(CNN) -- It's been a little more than a week since Cynthia Nixon flew back from filming "Sex and the City 2" in Morocco, and she's already diving headfirst into the debate surrounding abortion and health care reform.
Nixon, a longtime abortion rights activist, says she can't keep quiet about the recent health care bill amendments that would limit insurance coverage for abortions.
"It's a very basic female right that we need to protect," Nixon said. "What's so frightening about this Stupak ban is that he's found a backdoor way to basically not cover abortion for the vast majority of American women."
The Stupak-Pitts amendment, written by Democratic Rep. Bart Stupak of Michigan and Republican Rep. Joseph R. Pitts of Pennsylvania, is a point of contention in the House health care bill. The amendment would limit funds in the health care bill, preventing subsidies from directly paying for abortions and also from paying for any insurance plan that covers abortions.
The prohibition excludes cases of rape, incest or when the mother's life is in danger.
Opponents of the Stupak-Pitts amendment say it would block women who get government health subsidies from receiving the abortion coverage they may have in their insurance plan now. Critics also say companies that participate in the proposed insurance exchanges (and therefore get government subsidies) will not be able to provide abortion coverage even to women who are paying for their own insurance.
Supporters say those women could use their own funds to buy that coverage separately.
The Senate earlier this month rejected a similar amendment introduced by Sen. Ben Nelson, D-Nebraska. However, over the weekend, Nelson signed on to a Senate version of health care legislation that would neither require nor prohibit insurance plans from covering abortion, but would give states power to prohibit exchanges from providing the coverage.
The Senate version would also cut off public money from paying for abortion coverage.
Under a decades-old law known as the Hyde amendment, federal funds are off limits for abortion services.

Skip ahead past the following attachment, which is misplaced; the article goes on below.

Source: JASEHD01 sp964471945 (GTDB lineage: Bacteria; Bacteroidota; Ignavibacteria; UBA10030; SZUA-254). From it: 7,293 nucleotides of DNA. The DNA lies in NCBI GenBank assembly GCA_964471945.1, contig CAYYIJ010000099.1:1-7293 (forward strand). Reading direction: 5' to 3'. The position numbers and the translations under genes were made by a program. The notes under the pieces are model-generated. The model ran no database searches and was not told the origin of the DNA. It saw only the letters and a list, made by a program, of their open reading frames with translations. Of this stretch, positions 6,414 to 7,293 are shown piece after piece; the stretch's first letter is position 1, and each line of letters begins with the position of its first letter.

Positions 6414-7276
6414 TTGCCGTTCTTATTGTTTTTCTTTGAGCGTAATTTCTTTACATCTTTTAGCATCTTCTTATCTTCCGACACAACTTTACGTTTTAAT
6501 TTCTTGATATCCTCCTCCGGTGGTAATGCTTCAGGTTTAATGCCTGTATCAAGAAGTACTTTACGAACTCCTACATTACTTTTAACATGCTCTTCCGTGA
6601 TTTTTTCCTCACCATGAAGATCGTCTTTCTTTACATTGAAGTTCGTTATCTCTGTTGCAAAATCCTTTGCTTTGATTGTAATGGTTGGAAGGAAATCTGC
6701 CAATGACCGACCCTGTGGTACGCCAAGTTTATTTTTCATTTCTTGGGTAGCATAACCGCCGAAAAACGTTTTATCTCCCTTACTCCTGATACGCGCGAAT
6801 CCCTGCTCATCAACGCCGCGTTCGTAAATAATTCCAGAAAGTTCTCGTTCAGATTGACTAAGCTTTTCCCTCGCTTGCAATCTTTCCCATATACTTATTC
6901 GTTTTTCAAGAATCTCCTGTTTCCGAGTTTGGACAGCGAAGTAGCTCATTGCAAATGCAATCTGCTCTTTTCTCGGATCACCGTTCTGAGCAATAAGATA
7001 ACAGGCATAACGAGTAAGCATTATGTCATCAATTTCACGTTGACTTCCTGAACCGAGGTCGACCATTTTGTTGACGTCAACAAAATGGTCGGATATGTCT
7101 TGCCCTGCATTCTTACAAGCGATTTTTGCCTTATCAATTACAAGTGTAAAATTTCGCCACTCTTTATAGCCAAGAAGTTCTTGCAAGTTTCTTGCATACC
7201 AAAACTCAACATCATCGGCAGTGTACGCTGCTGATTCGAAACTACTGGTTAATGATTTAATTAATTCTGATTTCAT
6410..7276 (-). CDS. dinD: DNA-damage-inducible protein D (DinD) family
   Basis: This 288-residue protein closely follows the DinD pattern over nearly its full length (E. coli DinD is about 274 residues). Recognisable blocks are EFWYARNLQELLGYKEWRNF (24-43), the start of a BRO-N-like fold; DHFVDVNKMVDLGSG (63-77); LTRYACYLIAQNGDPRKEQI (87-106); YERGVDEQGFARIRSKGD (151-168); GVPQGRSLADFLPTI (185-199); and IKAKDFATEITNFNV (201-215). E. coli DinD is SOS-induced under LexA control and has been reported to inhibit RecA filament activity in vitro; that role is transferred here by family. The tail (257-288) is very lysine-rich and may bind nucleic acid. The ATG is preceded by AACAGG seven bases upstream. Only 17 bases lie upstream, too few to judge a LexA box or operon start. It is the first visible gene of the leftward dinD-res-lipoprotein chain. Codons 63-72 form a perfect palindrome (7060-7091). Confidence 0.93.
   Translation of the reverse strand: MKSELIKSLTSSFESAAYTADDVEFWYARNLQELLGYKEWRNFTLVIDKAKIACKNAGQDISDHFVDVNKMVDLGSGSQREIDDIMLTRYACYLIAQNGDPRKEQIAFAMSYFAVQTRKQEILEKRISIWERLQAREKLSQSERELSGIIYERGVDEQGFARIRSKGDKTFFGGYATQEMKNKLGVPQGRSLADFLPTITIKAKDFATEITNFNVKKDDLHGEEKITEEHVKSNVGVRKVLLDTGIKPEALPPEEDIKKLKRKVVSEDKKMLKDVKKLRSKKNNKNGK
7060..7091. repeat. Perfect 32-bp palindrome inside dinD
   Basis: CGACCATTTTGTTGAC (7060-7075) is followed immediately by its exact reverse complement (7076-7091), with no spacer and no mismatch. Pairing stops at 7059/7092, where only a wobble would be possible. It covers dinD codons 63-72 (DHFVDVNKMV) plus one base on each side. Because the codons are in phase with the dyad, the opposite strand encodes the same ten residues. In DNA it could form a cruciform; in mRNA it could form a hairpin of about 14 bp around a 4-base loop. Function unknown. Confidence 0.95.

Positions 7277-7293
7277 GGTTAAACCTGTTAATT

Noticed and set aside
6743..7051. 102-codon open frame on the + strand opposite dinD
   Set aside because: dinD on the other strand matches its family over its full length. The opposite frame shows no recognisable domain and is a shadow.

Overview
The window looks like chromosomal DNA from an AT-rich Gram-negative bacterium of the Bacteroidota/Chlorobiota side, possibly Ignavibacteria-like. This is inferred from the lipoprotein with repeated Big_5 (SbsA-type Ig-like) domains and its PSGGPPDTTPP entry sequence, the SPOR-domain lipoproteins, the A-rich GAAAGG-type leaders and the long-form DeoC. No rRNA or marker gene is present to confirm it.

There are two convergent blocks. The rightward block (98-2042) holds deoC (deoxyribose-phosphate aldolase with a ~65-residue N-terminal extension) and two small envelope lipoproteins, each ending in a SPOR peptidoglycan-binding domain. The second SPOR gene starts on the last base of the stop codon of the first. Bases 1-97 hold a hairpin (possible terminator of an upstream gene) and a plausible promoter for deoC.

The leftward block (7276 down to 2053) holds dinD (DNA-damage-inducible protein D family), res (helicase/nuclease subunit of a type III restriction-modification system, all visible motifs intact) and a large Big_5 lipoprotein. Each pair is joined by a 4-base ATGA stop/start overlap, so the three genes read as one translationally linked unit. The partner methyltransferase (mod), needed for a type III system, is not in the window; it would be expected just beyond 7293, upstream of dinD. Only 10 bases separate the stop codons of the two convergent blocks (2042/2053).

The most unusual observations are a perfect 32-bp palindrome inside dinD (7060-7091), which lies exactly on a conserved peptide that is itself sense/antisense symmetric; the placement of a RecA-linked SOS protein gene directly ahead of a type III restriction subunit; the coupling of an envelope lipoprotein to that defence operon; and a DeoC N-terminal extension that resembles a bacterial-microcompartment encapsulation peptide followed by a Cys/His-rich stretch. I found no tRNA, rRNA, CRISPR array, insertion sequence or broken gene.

Since she returned from Morocco, Nixon says she has been talking to friends to "make sure people know that we're looking at a backdoor loss of abortion access," she said. Her biggest concern is how confused everyone seems to be about the issue, because after a while, "your mind numbs over because you can't follow all the details," Nixon said.
The 43-year-old recently sat down with CNN to discuss health care confusion, abortion politics, and why she believes people on both sides of the debate actually want the same thing: fewer abortions.
CNN: You've been very outspoken in the past few years about LGBT issues and rights, but not as much about reproductive health. When did you start becoming vocal about being pro-choice?
Cynthia Nixon: I've been involved since I was 15, so we're talking almost 30 years now.
My mother had an illegal abortion pre-1973, and it's something that I would never want to face or want my daughter to be facing or any of her friends. Abortion is a right I feel must not go away, and I feel like people aren't mobilizing so much because it's so complicated and it's difficult to understand.
CNN: But some say that all the Stupak-Pitt amendment does is essentially hold up the current law that restricts federal funding from providing abortions.
Nixon: That's patently false. The new people coming in would be people making less than $88,000 a year in a family of four and would be getting their insurance in the form of tax credit. That credit is coming through the federal government.
[For] the majority of women who have health insurance now, abortion is covered as a complete given. Once these new people come in, we're looking at adding 36 million people to these tax credits, and they will not have abortion offered as an option on their health insurance. That's a really large chunk of people, but the thing is also how it will affect the marketplace. ...
They're saying you could buy [a rider] additionally, but for how much? It's going to be exorbitantly expensive, and it's not a thing people are going to do.